Commission okays controversial Lawndale TIF
The city's Community Development Commission has approved a taxing district for the North Lawndale area over the objections of residents who say the redevelopment plan lacks broad community input and will spur gentrification that pushes some residents out.
"As it stands now, we feel the Ogden-Pulaski (tax increment financing plan) is designed to displace current residents and is being prepared for a new class of people," said Joe Ann Bradley, a founder of the Lawndale Alliance, which mobilized dozens of residents to testify at the commission hearing on the plan yesterday.
Bradley made her charges in a packed - and divided - city hall chamber. On the right sat supporters of the plan, including the executive director of the Lawndale Christian Development Corporation, which is working with the Steans Foundation on the redevelopment plan.
On the left sat residents allied with the North Lawndale Alliance, which asked the city's development commission to hold off on the plan until it can be amended to include more protection for residents.
A TIF, or tax increment financing district, is a popular mechanism in Chicago for funding redevelopment in areas suffering from blight. The TIF diverts a portion of property taxes generated in the district to redevelopment.
The Ogden-Pulaski TIF, with a budget of $100 million, encompasses 876 acres, mainly in North Lawndale on the city's west side. The redevelopment area stretches across the wards of Alderman Sharon Dixon (D-24) and Alderman Ricardo Munoz (D-22).
Preliminary city budget estimates for the TIF include $2.5 million for job training; $10 million for property assembly and site preparation; $35 million for rehabilitation of buildings and construction of affordable housing; and $30 million for public works improvements, such as streets, utilities and parking. The city said the TIF is aimed at providing affordable housing, public open spaces, and attracting new investment to increase the tax base.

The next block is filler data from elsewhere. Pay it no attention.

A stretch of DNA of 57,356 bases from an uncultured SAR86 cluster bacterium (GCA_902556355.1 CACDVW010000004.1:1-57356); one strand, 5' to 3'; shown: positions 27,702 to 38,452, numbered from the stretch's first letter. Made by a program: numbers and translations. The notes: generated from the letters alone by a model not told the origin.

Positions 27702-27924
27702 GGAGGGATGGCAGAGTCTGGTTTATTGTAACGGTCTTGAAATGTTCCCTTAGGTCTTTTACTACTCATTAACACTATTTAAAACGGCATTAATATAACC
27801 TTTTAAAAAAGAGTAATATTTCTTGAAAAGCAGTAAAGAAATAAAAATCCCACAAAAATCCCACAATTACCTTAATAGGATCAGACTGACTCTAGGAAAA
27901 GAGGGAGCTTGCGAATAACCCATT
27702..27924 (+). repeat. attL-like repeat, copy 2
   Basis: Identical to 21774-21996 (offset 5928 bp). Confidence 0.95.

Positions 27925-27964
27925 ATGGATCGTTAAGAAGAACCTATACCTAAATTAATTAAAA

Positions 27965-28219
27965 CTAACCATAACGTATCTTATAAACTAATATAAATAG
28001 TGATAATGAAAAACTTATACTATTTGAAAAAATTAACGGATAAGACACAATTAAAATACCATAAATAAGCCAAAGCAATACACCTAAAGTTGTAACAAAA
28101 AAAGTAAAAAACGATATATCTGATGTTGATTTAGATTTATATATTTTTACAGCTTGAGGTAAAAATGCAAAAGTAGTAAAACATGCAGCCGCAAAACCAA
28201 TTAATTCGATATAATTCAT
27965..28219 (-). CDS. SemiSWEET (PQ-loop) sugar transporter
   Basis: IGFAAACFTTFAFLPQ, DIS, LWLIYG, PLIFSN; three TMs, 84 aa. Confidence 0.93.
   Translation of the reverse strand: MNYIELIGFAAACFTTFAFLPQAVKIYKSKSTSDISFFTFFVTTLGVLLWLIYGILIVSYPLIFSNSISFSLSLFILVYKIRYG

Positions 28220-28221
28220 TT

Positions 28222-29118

Before the hearing, the Lawndale Alliance held a press conference to detail their criticisms of the plan. The group has been working with the Castle Coalition, a Virginia-based Libertarian lobbying group that recently helped to mobilize Lincoln Square residents against eminent domain provisions in a TIF plan in the 47th ward.
"North Lawndale is under seige," said Valerie Leonard, founder of the Alliance. She noted that the neighborhood, with a median income of $18,000, had experienced 141 mortgage foreclosures between January and November 2007 and that many residents had seen their property tax bills double in the past year.
"There are no systems in place to ensure that local residents, not newcomers and developers, actually benefit from this plan...." said Leonard. "Unfortunately, wealthy individuals, nonprofits and foundations have a greater voice in our community's development than the people within the TIF boundaries."
Joe Ann Bradley, a co-founder of the Alliance, said that, similar to Lincoln Square residents, Alliance members wanted assurances written into the plan that the city would not use its power of eminent domain to force property owners to sell.
Some residents complained that newly renovated buildings are on a list of "housing potentially subject to displacement."